The ghost town of Calico

Throughout America, dozens of abandoned cities are scattered, known as Ghost Towns.

Most of them were established during the Gold Rush era and left behind after the demand for precious metals declined. These events took place over 100 years ago, so the ghost towns have permanently preserved the essence of the American Wild West within them.

One of such towns is Calico, located in California, along the way from Las Vegas to Los Angeles.

The welcoming sign “CALICO,” a prototype of the Hollywood letters, greets tourists.

Calico was founded in 1881 when a silver deposit was discovered in the nearby mountains. Within a few years, Calico grew into the largest city for silver mining. The town had around five hundred silver mines.

Thanks to the silver, the town experienced rapid development. During its peak years, Calico had three hotels in operation.

In the Wild West, General Stores were popular — similar to Russian selpo or department stores — where essential goods were sold: bread, milk, and other food items, tools and parts like hammers and light bulbs, as well as various household items such as teapots, plates, towels, and soap.

Calico had a total of five such stores.

There were also restaurants in the town.

During its peak, the population of Calico reached 3,500 people. However, then the US authorities enacted the Sherman Silver Purchase Act, which allowed the government to buy silver at a significantly reduced price. This caused inflation, enabling miners to pay off their debts but also devaluing silver in the process.

Since then, Calico began to decline. First, the post office closed, followed by the school and hotels. Eventually, by the beginning of the 21st century, Calico had become a ghost town, despite being at the peak of its development just 10 years prior.

Since then, there have been several attempts to restore the town, and ultimately in 1950, it was purchased by entrepreneur Walter Knott. It was he who transformed the ghost town into a tourist attraction.

Most of the buildings in the town have been restored based on historical photographs. In Calico today, everything resembles the silver rush era, but it appears too clean.

It is great to wander around Calico wearing a cowboy hat. The decorations are truly excellent, with nearly all the details — fonts, signs, wagon wheels, chairs — either authentic from centuries ago or meticulously restored.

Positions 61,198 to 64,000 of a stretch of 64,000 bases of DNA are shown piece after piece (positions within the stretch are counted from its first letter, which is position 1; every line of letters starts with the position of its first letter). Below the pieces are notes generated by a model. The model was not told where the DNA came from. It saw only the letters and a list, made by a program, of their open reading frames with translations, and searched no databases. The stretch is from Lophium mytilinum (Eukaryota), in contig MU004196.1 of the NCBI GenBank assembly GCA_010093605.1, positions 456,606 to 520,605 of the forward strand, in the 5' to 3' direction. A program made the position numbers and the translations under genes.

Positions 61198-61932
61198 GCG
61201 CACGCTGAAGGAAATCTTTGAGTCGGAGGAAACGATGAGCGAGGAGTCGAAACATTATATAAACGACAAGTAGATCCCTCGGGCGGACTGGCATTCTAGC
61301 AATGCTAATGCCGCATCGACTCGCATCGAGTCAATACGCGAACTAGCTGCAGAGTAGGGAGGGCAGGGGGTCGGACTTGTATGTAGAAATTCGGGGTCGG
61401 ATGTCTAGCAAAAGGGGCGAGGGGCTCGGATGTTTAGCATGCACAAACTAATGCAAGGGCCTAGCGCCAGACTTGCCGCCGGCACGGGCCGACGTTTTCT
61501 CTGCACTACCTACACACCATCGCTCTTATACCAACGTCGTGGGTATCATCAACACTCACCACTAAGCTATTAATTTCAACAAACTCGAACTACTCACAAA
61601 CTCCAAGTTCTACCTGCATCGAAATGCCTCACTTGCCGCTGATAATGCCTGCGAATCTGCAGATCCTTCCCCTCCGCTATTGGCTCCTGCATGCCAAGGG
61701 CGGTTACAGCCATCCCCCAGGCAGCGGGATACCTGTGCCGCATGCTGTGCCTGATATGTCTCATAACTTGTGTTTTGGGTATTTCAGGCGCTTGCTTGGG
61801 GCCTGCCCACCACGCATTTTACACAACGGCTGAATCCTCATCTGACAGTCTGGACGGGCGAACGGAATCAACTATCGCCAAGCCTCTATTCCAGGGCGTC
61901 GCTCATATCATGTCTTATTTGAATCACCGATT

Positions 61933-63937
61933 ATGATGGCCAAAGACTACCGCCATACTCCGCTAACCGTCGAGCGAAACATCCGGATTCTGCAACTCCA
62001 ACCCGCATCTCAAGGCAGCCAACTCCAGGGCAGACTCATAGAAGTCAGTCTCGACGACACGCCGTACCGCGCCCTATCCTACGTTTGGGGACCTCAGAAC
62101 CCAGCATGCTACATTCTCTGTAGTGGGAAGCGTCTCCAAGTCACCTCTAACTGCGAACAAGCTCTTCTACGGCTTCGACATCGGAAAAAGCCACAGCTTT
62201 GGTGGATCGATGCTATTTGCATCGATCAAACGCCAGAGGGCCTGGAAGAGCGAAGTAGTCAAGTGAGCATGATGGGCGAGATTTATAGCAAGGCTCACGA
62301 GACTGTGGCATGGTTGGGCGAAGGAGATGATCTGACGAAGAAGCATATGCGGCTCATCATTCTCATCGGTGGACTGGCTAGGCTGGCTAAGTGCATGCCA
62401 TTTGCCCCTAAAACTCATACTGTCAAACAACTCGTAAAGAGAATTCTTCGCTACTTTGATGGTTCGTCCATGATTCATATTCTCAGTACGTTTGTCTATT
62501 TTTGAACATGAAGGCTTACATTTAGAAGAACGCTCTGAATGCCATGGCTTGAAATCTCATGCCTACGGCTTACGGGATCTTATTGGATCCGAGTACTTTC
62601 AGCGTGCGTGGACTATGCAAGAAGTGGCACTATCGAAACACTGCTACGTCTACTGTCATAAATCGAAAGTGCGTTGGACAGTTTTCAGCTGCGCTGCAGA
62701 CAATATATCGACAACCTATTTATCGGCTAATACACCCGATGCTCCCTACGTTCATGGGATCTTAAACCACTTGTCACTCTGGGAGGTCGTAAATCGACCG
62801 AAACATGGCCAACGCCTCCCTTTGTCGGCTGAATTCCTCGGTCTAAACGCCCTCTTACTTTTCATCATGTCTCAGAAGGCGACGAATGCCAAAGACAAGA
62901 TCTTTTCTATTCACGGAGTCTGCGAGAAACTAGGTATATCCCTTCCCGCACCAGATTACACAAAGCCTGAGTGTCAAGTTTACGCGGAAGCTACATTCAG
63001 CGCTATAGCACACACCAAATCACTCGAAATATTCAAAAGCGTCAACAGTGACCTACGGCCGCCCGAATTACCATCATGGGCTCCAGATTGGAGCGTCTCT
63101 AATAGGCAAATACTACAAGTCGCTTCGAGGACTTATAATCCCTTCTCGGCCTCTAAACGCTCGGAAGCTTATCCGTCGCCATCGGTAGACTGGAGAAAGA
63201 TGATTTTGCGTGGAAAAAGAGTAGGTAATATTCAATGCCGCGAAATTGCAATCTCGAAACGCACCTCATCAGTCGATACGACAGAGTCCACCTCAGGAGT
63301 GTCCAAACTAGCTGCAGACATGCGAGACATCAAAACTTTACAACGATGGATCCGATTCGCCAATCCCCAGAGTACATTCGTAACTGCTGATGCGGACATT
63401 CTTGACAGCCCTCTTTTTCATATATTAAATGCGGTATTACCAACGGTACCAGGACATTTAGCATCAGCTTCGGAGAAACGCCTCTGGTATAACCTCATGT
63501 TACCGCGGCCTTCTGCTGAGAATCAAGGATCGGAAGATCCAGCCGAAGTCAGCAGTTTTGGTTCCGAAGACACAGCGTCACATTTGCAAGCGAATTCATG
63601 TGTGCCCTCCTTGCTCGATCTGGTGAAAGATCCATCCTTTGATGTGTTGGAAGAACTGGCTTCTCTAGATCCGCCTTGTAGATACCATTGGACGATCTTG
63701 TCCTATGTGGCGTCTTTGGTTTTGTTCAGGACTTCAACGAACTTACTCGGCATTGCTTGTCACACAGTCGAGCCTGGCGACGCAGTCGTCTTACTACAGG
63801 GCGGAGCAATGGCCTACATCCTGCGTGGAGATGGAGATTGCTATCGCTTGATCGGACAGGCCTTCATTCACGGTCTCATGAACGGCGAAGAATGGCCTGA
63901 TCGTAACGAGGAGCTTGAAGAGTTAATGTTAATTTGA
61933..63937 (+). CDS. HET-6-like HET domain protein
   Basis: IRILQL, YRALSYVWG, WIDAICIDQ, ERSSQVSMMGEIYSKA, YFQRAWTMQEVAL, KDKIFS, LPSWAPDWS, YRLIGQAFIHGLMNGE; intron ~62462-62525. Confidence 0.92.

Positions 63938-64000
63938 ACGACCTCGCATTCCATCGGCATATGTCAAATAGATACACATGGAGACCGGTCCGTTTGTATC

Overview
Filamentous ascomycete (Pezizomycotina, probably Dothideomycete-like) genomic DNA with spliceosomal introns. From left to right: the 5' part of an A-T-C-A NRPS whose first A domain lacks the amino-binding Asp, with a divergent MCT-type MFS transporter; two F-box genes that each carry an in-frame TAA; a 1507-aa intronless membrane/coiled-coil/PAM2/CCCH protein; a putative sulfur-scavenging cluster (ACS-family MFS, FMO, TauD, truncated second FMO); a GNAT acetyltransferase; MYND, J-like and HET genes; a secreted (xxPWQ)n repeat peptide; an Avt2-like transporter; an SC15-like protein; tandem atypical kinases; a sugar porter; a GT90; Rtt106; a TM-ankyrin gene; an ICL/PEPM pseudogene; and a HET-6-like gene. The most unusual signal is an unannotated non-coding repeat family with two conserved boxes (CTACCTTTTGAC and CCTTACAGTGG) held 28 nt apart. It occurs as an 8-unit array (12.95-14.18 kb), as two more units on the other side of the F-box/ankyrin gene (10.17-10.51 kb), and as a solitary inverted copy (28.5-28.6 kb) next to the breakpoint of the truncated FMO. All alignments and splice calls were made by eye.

The town street.

The furniture store.

The leather goods store. Here they sell high-quality leather vests and jackets. The sheriff’s sleeveless jacket is made from several dozen leather patches sewn together with white thread. It feels and weighs like a sheet of paper — such high-quality clothing is rarely custom-made nowadays.

The General Store sells a bunch of antique junk, like 100-year-old replicas of Dr. Pepper bottles. Of course, all of it is replicas.

However, the candies are truly made from age-old recipes. As a result, they are incredibly sweet and peculiar, with an intense flavor reminiscent of some pungent Vietnamese ointment. Despite their taste, chewing on the sticky caramel still provides an exhilarating experience. Perhaps this is what cowboys used to eat, even if it may not be everyone’s cup of tea.

The “Old Miner” café.

The hotel.

Some incomprehensible stuff from the mine.

The mining company, Maggie, is the main enterprise in the town.

Calico has preserved its railroad, where ore-filled mine carts used to run. Perhaps, it is the most interesting feature in the town.

The railroad still operates and now carries tourists for rides.

Every half an hour, a train departs from the station and takes a short loop through the former silver mines.

We also made our own small loop around California.